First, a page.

Every year I criticize myself for not getting my reorganization done early enough to allow them to settle in and fix whatever I've done wrong. Getting it done on time this year is my central goal for the remainder of the year, along with culling out the last of the EFB-exposed frames from and replacing them with filled donor frames from the clean hives. Some of my stacks are five deeps high, so I'll have ample resources for that, I hope.
I also routinely adjust the interior dimensions of this tall stack to match the strength of the colony using follower boards and foam panels, so I might have bees wintering on triple, 5, 6, 7, 8, or 9 frame boxes. (Only have one constant width in all the boxes, so it's a smooth column.) I think bees do better with a more vertically-oriented space vs the same number of frame arranged horizontally. I try (but usually fail) to get any stack-reductions done by early Oct.
These mid-to-late-summer plans are the ones I have the least confidence in out of the whole year. I think that's because I spent my first years working out fall, winter, spring and early summer protocols. The result was that, aside from just giving them as many boxes as they needed, I kind of left the bees to shift for themselves in the summer. And then last year when I was finally ready to play around with honey harvesting I had the EFB outbreak which messed up everything (treating with antibiotics forecloses any poss. of honey harvest.) And this year I was just skating along hoping not to have a re-occurrence, while still being extremely short of clean equipment, so I haven't felt able to make any plans. As it turned out only a single hive showed any signs of EFB, so it wasn't as bad as I feared. And my strong, healthy, ones really boomed on an unexpectedly strong late spring flow. Hopefully, by next year I'll be back on track, again.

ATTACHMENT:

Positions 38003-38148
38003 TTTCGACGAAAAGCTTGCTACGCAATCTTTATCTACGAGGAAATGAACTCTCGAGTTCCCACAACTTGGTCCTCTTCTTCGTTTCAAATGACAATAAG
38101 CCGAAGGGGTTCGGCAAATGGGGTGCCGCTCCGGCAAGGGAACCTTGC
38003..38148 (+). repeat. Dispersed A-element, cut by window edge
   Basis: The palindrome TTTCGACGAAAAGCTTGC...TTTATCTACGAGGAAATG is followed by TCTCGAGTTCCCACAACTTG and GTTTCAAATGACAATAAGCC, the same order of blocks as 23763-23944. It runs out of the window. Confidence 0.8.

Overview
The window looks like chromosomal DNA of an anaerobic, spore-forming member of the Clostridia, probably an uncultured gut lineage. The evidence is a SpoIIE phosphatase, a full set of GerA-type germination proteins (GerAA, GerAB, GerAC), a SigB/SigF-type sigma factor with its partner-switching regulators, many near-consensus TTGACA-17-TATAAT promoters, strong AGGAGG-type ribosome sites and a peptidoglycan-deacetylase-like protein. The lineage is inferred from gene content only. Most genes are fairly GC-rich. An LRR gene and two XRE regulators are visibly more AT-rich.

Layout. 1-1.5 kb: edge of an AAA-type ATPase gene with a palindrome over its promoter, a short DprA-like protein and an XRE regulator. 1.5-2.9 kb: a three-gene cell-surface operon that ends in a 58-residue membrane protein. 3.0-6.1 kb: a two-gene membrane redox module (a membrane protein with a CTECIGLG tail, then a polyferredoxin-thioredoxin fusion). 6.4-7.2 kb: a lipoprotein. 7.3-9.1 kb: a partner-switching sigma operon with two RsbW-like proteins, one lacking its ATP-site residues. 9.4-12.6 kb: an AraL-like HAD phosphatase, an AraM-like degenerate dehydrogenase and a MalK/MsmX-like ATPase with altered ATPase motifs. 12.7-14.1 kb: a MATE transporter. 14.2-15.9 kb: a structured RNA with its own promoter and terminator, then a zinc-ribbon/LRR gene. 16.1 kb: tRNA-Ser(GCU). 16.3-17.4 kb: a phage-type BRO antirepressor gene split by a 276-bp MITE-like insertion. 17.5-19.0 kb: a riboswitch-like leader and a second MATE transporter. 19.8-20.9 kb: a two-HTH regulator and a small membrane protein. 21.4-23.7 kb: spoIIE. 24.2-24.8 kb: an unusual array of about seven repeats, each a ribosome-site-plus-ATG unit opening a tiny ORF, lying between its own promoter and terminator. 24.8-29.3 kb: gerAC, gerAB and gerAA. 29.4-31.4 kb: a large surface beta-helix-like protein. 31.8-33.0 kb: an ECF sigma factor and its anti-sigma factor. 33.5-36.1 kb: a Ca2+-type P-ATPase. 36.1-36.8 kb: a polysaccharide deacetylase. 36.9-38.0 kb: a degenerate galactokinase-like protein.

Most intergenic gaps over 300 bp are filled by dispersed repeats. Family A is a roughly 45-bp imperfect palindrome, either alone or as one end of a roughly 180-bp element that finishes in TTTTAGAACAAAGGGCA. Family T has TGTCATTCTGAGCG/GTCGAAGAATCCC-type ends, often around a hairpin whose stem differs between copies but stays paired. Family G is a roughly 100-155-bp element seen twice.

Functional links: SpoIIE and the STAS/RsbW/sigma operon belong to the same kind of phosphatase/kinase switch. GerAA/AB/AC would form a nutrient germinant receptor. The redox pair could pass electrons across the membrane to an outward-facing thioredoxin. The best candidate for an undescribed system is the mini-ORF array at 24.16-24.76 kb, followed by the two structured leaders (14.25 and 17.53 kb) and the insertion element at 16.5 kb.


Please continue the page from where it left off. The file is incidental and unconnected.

I run all deeps, open brood nest (no queen excluder). I am in queen/nuc sales, no honey sales.
I've noticed on a few hives that the top 2-3 boxes are getting full of honey and brood. They are almost honey bound. I had the urge to put another box on top to give them room.
Yet the bottom box is almost empty. Mostly pollen. Some drawn comb they aren't even using. And some undrawn frames which I had swapped in during the summer.
Why would I add a new top box when the bottom box is barely being used? I know spring box rotation is recommended, but what about summer rotation?
Well it is being used, pollen storage , cluster space, likely an off load space, out of the brood nest, maybe water storage and /or evaporation, draft blocking for brood. It looks empty to you. So if I came to your house and seen your porch was empty, and tore it off and made it a 3rd floor bedroom...... Some times we tend to over think and try to make the hive into what we want. The bees have made it what they want. Unlikely they did it wrong. 1000 years ago who went into the hollow trees and moved the combs around so the bees could survive, Like they must have got it wrong , correct??... I tend toward uninterrupted brood nest/brood nest integrity. Now I split and manage but moving frames around just to do "something" is not on my to do list . Have a goal move the frames if you must, understand the bees know what they need at least as good as you do. take a couple unused out of the bottom to bait the top, put cull frames down there to keep it filled. there are ways to use this trait.